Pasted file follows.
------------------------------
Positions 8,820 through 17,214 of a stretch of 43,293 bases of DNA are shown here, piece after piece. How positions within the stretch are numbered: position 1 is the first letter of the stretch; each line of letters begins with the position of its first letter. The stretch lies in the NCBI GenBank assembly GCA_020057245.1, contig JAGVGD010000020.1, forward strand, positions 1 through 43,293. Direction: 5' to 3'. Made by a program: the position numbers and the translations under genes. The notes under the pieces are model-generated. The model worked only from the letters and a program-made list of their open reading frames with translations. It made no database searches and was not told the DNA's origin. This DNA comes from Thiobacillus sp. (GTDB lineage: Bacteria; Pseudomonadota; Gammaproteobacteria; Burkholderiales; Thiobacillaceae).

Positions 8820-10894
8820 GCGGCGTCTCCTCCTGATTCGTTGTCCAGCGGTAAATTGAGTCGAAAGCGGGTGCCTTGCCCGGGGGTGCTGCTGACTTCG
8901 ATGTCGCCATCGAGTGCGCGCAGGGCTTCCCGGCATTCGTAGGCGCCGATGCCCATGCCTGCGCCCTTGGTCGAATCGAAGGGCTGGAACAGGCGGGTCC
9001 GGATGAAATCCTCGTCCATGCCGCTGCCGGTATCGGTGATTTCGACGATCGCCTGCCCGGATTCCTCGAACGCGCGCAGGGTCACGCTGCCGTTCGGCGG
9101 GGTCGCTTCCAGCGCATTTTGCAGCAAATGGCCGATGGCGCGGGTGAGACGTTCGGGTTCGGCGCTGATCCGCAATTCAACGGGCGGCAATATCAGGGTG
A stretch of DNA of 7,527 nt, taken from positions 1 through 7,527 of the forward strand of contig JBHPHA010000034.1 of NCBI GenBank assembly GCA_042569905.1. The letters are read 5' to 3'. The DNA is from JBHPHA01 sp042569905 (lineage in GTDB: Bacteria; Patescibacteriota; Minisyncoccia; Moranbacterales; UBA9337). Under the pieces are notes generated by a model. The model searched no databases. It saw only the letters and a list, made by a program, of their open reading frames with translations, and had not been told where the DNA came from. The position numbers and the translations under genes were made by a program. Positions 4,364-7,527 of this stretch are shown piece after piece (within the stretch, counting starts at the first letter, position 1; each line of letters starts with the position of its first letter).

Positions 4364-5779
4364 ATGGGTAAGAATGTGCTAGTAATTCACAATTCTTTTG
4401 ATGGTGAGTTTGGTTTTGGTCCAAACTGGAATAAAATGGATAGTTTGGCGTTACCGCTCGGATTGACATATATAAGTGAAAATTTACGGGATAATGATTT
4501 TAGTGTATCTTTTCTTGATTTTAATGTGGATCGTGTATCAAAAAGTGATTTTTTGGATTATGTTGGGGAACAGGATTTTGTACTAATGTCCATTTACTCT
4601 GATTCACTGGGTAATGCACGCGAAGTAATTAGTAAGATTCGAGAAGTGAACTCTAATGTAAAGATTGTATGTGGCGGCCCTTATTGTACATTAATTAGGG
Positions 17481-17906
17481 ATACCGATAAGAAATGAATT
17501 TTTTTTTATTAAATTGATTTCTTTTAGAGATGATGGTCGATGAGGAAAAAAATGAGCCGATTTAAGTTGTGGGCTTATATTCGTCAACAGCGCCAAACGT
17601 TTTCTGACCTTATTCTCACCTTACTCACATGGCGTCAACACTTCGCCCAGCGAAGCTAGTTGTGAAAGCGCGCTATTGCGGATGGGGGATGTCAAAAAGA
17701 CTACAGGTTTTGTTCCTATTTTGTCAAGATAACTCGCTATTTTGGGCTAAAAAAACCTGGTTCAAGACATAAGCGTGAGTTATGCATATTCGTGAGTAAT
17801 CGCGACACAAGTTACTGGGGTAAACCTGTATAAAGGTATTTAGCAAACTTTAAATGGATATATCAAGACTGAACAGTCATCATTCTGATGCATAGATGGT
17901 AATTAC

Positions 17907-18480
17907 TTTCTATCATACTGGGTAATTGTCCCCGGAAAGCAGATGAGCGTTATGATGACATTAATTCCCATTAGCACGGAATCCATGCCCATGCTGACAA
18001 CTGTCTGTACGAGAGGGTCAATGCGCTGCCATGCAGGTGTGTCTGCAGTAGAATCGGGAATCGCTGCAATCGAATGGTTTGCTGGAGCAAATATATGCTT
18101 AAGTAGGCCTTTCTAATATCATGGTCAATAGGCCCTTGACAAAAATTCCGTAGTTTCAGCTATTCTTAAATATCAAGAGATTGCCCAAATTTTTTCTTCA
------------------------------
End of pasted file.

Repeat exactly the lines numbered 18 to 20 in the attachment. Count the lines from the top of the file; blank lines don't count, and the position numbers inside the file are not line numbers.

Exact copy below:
17801 CGCGACACAAGTTACTGGGGTAAACCTGTATAAAGGTATTTAGCAAACTTTAAATGGATATATCAAGACTGAACAGTCATCATTCTGATGCATAGATGGT
17901 AATTAC

Positions 17907-18480